Kill the Moon: About Responsibility

While the recent Kill the Moon is considered one of the worst episodes since the Doctor regenerated and borrowed the face of Peter Capaldi, there are still some things that can be saved from it, some statements that should be emphasized for what they mean for our current society: after all is said and done, who is the one that actually has all the responsibility?

Of course, at this point, it doesn’t really matter for what one should be accounted for. Usually, in the series, Doctor Who is the one that makes the ultimate decision and saves the day. However, in Kill the Moon, he leaves it all to Clara: she must decide whether or not to do something that will alter the lives of every human being on Earth.

The problem which I see right now is double edged.

First, a vote is held and a consensus is reached. The question which appears here is a rather philosophical one: if there is such a being as the doctor (thousands of years of experience, virtually immortal, that has saved the Earth countless times and so on), can he leave a race that doesn’t know any better to take any decisions at all?

And this is a problem which was depicted in many ways until now, even in comic books (where the equivalent of this supernatural being is the superhero).

The second problem is a socio-political one (so to speak). When the consensus is reached, do the people actually have an influence on the one that has to see the job done? Doesn’t this mean that a singular person will be overburdened with (in this case) unwanted accountability?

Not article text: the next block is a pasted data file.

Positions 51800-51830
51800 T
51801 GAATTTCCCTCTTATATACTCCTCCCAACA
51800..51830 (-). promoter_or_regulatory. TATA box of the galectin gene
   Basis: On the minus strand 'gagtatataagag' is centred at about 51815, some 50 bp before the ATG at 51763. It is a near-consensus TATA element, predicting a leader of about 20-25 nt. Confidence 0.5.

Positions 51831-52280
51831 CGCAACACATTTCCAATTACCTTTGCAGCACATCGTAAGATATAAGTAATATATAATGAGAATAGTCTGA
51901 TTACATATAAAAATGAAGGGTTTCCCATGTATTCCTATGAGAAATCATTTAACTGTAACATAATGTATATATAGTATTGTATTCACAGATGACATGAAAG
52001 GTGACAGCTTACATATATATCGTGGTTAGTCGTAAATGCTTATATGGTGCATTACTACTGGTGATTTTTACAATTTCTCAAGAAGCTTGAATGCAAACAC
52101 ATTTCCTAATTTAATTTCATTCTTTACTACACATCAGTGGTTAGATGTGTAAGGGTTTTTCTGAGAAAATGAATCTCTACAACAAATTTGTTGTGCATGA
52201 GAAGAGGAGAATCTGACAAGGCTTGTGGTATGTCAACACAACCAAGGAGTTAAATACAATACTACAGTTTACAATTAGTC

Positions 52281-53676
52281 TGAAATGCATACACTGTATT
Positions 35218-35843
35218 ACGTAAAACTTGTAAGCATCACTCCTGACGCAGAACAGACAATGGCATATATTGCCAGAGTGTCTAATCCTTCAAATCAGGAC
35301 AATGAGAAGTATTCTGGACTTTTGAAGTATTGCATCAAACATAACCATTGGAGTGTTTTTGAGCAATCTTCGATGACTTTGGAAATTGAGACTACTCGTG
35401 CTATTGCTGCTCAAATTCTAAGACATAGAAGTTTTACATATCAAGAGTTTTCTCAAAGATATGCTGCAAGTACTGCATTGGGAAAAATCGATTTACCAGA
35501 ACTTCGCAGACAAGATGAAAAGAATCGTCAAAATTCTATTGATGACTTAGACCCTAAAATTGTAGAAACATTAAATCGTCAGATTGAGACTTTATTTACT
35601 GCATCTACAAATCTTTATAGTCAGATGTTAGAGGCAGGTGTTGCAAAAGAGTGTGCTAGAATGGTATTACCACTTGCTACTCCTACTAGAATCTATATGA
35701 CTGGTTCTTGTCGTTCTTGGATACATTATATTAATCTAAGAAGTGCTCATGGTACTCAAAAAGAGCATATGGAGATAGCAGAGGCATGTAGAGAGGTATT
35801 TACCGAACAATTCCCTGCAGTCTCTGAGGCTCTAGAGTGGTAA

In other words and with a direct reference to Kill the Moon, doesn’t this mean that voting is actually casting your own responsibility on someone else?

Even more, I can even say that there is a problem when it comes to choosing the perfect person for bearing the responsibility an entire world should. In the case of this particular episode, it is easy: it was all an accident that Clara was the one to actually decide whether or not she will do what the world has agreed upon.

In a way, it is easy to see why the Doctor left. But then again it is quite hard to understand why he did that, especially since he was so close to Clara (and, as others say, it contradicts what he did in a previous episode).

As a conclusion, I can say that these are the biggest questions one should ask himself: do I know enough in order to make a reasonable decision? If I am the one to see things through, will I be able to do it?

Even for this idea alone, Doctor Who’s Kill the Moon was a great episode.

Comments

  1. Leave the philosophy alone. We want monsters who are bad and a brilliant Doctor to save the day and a companion to be impressed by his genius and ask questions so he can answer them and explain the sciencey bits to the rest of us – A simple formula really, you wouldn’t think the writers could screw it up so badly. This episode was in no way “great” it was unquestionably awful. Clara is the worse companion in Dr Who’s history and I was a fan from the first one till Jon Pertwee and stopped watching it after it got silly. Please kill her off. The Captain in the moon episode would be a better companion for the Doctor.

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